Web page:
“Water should be disclosed in <IR> if it is material and relevant to an organizations long term value creation.”
That said, not all capitals are equally relevant or applicable to all organizations. While most organizations interact with all capitals to some extent, these interactions may be relatively minor or so indirect that they are immaterial for <IR> purposes.
CWR: A broad criticism of sustainability reporting historically has been that without widely accepted metrics it is impossible to get any consistency in reporting from company to company, how will <IR> address this?
Jonathan: The specific information in an integrated report will, necessarily, vary from one organization to another because each organization needs to express its own unique value creation story. Nonetheless, addressing the questions relating to the Content Elements, which apply to all organizations, helps ensure a suitable level of comparability between organizations.
Other powerful tools for enhancing comparability (both in an integrated report itself and in the more detailed information that it links to) can include reporting:
- Benchmark data, such as industry or regional benchmarks
- Information presented in the form of ratios (e.g., research expenditure as a percentage of sales, or carbon intensity measures such as emissions per unit of output)
- Quantitative indicators commonly used by other organizations with similar activities, particularly when standardized definitions are stipulated by an independent organization (e.g., an industry body). Such indicators are not, however, included in an integrated report unless they are relevant to the individual circumstances of, and are used by, the organization.
CWR: Is the plan/hope for Integrating Reporting to become mandatory?
Jonathan: The IIRC is and will continue to be a market-led initiative – driven by business for business.
“incorporation of the South African corporate governance code (“King III”) into the Johannesburg Listing Requirements, the 400+ companies listed on the South African exchange must publish an integrated report on a “comply or explain” basis.”
The IIRC has not been encouraging other countries to follow South Africa’s lead in moving towards mandatory <IR> before we publish the Framework. Through the incorporation of the South African corporate governance code (“King III”) into the Johannesburg Listing Requirements, the 400+ companies listed on the South African exchange must publish an integrated report on a “comply or explain” basis. South Africa has pioneered Integrated Reporting, and has done so without a global Framework to support this evolution, the code states that it is committed to move to the IIRC Framework when it is released.
However, a number of national policy developments in other countries, including changes to stock exchange listing requirements and legislation, all point to an evolution in corporate reporting in the direction of <IR>.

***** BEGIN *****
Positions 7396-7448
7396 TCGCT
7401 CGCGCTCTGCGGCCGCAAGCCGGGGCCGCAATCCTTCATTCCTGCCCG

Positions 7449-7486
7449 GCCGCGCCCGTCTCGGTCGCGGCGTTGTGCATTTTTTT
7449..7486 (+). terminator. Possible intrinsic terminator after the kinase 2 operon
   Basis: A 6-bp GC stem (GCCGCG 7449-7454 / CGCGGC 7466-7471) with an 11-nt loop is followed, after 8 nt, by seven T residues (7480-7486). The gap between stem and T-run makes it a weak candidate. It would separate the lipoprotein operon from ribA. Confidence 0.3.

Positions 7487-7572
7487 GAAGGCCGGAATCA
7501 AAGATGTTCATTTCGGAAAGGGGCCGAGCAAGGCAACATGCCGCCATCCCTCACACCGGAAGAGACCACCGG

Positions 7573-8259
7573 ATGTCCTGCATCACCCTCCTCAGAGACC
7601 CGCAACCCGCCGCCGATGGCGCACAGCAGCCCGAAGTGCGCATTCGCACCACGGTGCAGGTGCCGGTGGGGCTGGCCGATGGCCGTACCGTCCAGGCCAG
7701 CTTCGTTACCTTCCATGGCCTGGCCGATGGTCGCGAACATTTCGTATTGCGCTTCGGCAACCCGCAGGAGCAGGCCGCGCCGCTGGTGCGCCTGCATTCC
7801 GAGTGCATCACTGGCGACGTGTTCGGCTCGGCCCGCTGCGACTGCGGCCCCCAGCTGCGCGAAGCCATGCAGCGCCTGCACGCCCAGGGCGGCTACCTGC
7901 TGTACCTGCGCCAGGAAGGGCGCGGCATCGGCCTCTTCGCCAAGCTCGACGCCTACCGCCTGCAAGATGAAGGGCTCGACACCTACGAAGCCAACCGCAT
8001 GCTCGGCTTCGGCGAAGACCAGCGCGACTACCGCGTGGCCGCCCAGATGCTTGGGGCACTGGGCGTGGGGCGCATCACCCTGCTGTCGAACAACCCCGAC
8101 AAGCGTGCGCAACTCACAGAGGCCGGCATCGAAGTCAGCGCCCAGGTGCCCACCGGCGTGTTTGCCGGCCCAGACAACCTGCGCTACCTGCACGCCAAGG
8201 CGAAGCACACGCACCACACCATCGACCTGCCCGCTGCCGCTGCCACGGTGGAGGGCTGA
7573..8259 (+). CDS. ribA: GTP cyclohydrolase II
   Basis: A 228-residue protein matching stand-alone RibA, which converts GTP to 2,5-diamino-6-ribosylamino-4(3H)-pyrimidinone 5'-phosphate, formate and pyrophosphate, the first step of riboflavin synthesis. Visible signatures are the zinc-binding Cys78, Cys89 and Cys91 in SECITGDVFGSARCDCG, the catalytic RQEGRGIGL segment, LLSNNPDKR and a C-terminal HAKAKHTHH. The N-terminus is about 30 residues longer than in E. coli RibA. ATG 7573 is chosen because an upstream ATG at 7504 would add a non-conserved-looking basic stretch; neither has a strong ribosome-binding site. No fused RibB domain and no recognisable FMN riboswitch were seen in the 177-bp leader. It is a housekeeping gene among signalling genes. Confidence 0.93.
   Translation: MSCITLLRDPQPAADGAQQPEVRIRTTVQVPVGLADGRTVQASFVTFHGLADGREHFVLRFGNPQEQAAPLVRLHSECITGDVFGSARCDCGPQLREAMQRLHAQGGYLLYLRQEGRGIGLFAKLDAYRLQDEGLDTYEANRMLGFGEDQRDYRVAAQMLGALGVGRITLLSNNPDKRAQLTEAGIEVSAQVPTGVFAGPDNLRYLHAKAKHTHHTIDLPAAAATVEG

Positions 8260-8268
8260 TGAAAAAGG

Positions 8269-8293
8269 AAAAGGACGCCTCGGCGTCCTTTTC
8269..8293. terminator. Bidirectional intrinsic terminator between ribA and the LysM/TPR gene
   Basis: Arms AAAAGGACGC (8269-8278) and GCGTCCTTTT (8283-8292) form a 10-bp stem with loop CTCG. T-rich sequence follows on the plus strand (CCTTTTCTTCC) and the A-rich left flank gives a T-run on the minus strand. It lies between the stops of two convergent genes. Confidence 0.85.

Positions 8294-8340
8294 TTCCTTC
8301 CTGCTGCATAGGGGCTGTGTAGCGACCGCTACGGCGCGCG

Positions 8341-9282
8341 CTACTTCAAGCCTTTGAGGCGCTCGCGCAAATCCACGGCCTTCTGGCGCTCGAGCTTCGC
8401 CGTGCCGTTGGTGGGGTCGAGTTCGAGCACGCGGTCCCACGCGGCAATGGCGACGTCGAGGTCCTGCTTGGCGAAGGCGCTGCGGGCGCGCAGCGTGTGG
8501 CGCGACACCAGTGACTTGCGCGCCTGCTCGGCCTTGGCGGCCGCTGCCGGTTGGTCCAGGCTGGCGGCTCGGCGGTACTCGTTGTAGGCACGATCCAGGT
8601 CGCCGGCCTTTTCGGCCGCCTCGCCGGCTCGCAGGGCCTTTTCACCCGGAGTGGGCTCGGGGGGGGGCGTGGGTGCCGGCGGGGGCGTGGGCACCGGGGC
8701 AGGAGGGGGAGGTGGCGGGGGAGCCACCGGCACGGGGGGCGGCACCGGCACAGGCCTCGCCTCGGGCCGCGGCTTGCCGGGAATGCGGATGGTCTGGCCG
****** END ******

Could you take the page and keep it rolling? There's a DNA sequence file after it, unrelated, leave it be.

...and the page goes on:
The IIRC’s mission is to create the globally accepted <IR> Framework that elicits from organizations material information about their strategy, governance, performance and prospects in a clear, concise and comparable format.
“We support having a continued dialogue and discussion on integrated reporting as we want to participate to help shape the future.”
Magnus Bocker, CEO of the Singapore Stock Exchange
As Magnus Bocker, Chief Executive Officer of the Singapore Stock Exchange, said about <IR>, “We support having a continued dialogue and discussion on integrated reporting as we want to participate to help shape the future.”
The Vice Chairman of NASDAQ, Meyer S Frucher, at the Consultation Draft launch event held at the NASDAQ said, “Given NASDAQ’s position in capital markets, we’re delighted to be part of this evolution and to profile this important initiative. The philosophies underpinning Integrated Reporting are very much aligned with our own.”
- Since the publication of this interview the IIRC have launched the International <IR> Framework
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- Latest Developments in Sustainability Reporting – Robert Gibson, of City University of Hong Kong & China Water Risk walks us through the latest developments in the field of sustainability reporting
- Water in Mining: Disclosure Overview – The international mining sector leads the way in water disclosure, but with massive regional variations in the level of reporting and poor current reporting frameworks are investors getting the full picture?
- Water Resilience, Disclosure and Mismatch – CDP’s water co-hosted a webinar with WRI to provide step-by-step guidance. Finally, disclosure made easy? Paul Reig and Tien Shiao from Aqueduct tells us how
- Swire Pacific: Taking Sustainability Mainstream – Philippe Lacamp, Swire’s Head of Sustainability tells us why they have integrated sustainability reporting into their 2011 Annual Report
- In Pursuit of Standardisation – Sophie le Clue reviews the difficulty in standardising disclosure despite investor demand and company questionnaire fatigue
- Disclosure: Where is China? – We look at the differences in water disclosure between the Top 10 Chinese & Global companies on the Fortune Top 100 Socially Responsible List compared with the rest of the world on corporate disclosure?
- Want to find out more about disclosure of water risks? Check out our Disclosure section.